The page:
All About The Most Decorated US Battleship: The USS New Jersey


Side view of a battleship

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The destruction of a portion of the U.S. Pacific Fleet by the Japanese attack on Pearl Harbor on December 7, 1941, guaranteed the America’s entry into the war and jumpstarted naval shipbuilding. The attack sunk eight battleships that day, which included the U.S.S. Arizona, U.S.S. Oklahoma, U.S.S. West Virginia, U.S.S. California, U.S.S. Nevada, U.S.S. Pennsylvania, U.S.S. Tennessee, and the U.S.S. Maryland. The military had to replace those losses as quickly as possible, while updating the firepower and capabilities of the battleship to take on and defeat the Japanese. So was born the U.S.S. New Jersey.

The New Jersey was part of a new type of battleship, the Iowa-class. It and her three counterparts, the U.S.S. Iowa, U.S.S. Missouri, and U.S.S. Wisconsin, were the epitome of naval power. Commissioned on May 23, 1944, the New Jersey weighed in at 45,000 tons, ran 887 feet, had a rated speed of 33 knots and boasted armor of up to 18 inches (depending on the location). The ships firepower was impressive as it was outfitted with three turrets of Mark 7 16-inch gun barrels that could fire rounds up to 23 miles. Additionally, the ship was outfitted with 20 five-inch guns arrayed in 10 twin-mount turrets that were effective against both land and air targets at a distance of nine miles. Finally, the New Jersey had an array of additional anti-aircraft guns including 16 quadruple mounted 40mm guns and 49 single 20mm guns. Commanded by Capt. Carl F. Holden, the New Jersey joined the Fifth Fleet on January 22, 1944 to begin its historic naval combat career.

Major actions of World War II

Battleship cannons firing

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After joining up with the Fifth Fleet as part of the effort to reclaim the Marshall Islands, the New Jersey provided valuable fire support and aircraft carrier protection duties between Jan. 25 and Feb. 4, 1944. These actions helped lead to the capture of key Japanese bases on the Kwajalein and Eniwetok atolls in the Marshall’s, thus starting the island-hopping campaign. After this victory, Admiral Raymond A. Spruance made the New Jersey his flagship, raising his four-star flag on Feb. 4, 1944. The New Jersey would soon spearhead the admirals Operation Hailstone which was the planned attack on the Japanese Combined Fleet at Truk in the Caroline Islands on Feb. 11, 1944. After fending off Japanese planes and dodging torpedoes, the battleship personally destroyed a minesweeper and a destroyer in the battle in the victorious campaign.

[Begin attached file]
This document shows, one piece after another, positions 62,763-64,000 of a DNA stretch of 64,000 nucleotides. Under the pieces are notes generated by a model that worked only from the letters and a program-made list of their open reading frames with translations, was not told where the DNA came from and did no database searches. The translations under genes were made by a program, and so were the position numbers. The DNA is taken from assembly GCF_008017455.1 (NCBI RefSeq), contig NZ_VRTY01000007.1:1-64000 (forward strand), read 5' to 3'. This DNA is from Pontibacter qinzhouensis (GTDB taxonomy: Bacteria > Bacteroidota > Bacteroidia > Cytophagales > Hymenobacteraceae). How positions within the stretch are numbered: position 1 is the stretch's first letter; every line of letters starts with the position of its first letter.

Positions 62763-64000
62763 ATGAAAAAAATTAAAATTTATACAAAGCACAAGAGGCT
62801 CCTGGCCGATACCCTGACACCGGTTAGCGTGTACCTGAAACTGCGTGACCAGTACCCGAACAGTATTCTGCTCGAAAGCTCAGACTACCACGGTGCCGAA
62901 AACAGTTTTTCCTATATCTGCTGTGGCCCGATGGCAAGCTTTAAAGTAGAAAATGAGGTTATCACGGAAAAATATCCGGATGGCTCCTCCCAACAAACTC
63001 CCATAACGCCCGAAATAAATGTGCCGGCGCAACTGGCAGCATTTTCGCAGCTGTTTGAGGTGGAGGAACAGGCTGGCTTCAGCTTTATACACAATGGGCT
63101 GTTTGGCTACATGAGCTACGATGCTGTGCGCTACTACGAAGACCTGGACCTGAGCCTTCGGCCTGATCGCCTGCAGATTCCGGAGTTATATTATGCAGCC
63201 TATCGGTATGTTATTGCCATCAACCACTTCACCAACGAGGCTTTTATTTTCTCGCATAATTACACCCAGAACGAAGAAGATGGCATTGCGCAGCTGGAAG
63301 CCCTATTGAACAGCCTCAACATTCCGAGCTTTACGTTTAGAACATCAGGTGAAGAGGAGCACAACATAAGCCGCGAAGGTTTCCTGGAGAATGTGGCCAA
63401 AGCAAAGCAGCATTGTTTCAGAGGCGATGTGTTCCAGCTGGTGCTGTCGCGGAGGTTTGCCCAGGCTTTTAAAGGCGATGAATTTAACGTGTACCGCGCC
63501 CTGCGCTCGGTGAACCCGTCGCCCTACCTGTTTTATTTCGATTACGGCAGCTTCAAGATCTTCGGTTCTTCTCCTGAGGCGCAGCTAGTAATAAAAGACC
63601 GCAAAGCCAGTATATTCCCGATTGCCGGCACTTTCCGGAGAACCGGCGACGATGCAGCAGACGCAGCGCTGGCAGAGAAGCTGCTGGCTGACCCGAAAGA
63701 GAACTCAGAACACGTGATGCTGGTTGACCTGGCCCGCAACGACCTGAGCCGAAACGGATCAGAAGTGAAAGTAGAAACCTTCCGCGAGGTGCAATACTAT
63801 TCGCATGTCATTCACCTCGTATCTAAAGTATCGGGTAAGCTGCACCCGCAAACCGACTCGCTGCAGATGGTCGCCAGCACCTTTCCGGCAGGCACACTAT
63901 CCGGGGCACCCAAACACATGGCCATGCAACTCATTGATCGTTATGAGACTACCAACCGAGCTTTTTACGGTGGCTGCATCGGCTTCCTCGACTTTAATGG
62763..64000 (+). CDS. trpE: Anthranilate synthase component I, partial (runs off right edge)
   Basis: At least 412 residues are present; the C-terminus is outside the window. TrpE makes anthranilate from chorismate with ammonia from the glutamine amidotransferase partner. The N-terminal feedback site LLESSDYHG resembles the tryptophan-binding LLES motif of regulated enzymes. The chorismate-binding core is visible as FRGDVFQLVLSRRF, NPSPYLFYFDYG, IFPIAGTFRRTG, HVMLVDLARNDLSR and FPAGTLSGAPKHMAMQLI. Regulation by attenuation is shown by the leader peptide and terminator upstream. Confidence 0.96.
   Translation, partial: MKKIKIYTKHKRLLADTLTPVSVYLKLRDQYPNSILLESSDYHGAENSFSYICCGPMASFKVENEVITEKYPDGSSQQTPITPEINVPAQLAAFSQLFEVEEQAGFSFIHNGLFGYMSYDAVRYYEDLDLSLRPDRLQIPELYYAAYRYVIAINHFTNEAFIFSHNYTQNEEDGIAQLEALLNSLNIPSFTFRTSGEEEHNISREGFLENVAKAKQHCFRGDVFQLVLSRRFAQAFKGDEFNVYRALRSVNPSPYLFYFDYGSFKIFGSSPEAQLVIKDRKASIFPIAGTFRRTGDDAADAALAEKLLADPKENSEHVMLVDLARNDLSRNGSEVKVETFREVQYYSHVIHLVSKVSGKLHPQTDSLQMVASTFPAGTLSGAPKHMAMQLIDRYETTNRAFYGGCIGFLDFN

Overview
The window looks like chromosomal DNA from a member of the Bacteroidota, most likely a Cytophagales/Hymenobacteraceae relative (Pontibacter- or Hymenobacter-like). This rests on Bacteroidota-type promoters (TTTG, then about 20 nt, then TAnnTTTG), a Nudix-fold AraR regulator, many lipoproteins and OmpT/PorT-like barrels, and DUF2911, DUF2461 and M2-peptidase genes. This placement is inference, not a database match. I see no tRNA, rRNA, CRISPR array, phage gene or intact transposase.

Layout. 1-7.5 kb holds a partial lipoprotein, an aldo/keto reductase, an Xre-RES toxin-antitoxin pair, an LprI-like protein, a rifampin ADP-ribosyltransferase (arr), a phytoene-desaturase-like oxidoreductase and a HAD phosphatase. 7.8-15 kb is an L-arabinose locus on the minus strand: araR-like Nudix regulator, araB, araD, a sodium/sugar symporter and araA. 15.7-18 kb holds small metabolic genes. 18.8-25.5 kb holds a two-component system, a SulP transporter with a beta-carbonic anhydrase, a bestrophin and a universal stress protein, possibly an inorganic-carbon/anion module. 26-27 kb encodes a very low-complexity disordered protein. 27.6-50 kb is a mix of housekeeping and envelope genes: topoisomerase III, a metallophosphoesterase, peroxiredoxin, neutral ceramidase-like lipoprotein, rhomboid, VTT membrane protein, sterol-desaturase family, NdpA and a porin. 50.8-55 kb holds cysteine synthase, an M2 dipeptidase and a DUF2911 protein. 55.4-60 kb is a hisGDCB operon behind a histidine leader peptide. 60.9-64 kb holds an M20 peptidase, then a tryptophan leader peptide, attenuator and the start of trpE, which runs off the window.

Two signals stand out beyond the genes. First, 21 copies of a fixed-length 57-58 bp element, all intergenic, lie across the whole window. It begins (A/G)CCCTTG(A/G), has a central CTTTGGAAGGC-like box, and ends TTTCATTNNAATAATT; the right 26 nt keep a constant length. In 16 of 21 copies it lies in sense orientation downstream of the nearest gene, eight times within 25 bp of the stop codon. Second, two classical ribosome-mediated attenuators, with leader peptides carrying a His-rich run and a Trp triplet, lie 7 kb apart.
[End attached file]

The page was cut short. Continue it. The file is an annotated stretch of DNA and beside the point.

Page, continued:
The New Jersey continued to play a vital role in key campaigns and battles for the remainder of the war. These included the Palau Islands where she protected aircraft carriers and shot down a Japanese plane in a rare night attack and the Marianas invasion where the New Jersey’s gun bombarded Japanese positions. The ship was heavily involved in the battles of the Philippine Sea, Leyte Gulf and the Philippine Islands, with Adm. William F. Halsey making the New Jersey his flagship in August 1944. The final year of the war would see the battleship through heavy action in Iwo Jima and the Ryukyus, where it would stay until after the war.

After World War II, it saw recognition and awards

Battleship guns firing at night

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The battleship New Jersey’s war-time service did not end with its decommissioning in June 1948. In fact, it would be recommissioned several more times. The first was during the Korean War, where its guns were brought to bear in tours during 1951 and 1953. The New Jersey would next be recommissioned in April 1968 for service during the Vietnam War, becoming the world’s only operating battleship. Once the ship was fitted with new electronics and a helicopter landing pad she would proceed to Vietnam where the vessel would fire nearly 10,000 rounds of ammunition on enemy targets. Decommissioned after its Vietnam service in December 1969, the New Jersey was called on for one final duty assignment. Recommissioned personally by President Ronald Reagan on Dec. 28, 1982, who referred to the New Jersey as “this magnificent ship,” the ship was updated with Tomahawk Cruise Missiles before firing its guns during the Lebanon Crisis of 1983 through 1984. The New Jersey would see further stints in the Pacific and the Persian Gulf before its final decommissioning in February 1991.

The New Jersey has earned many accolades for its long history of service to the United States. First is that it holds the distinction of the longest service of any battleship. Adding to this are the 19 commendations and awards that make it the most decorated battleship in U.S. history. Some of these include nine battle stars for World War II, four for the Korean War and two battle stars along with a Navy Unit Commendation for the Vietnam War. The legacy and story of the U.S.S. New Jersey carries on in its present mission as a museum ship in Camden, New Jersey.


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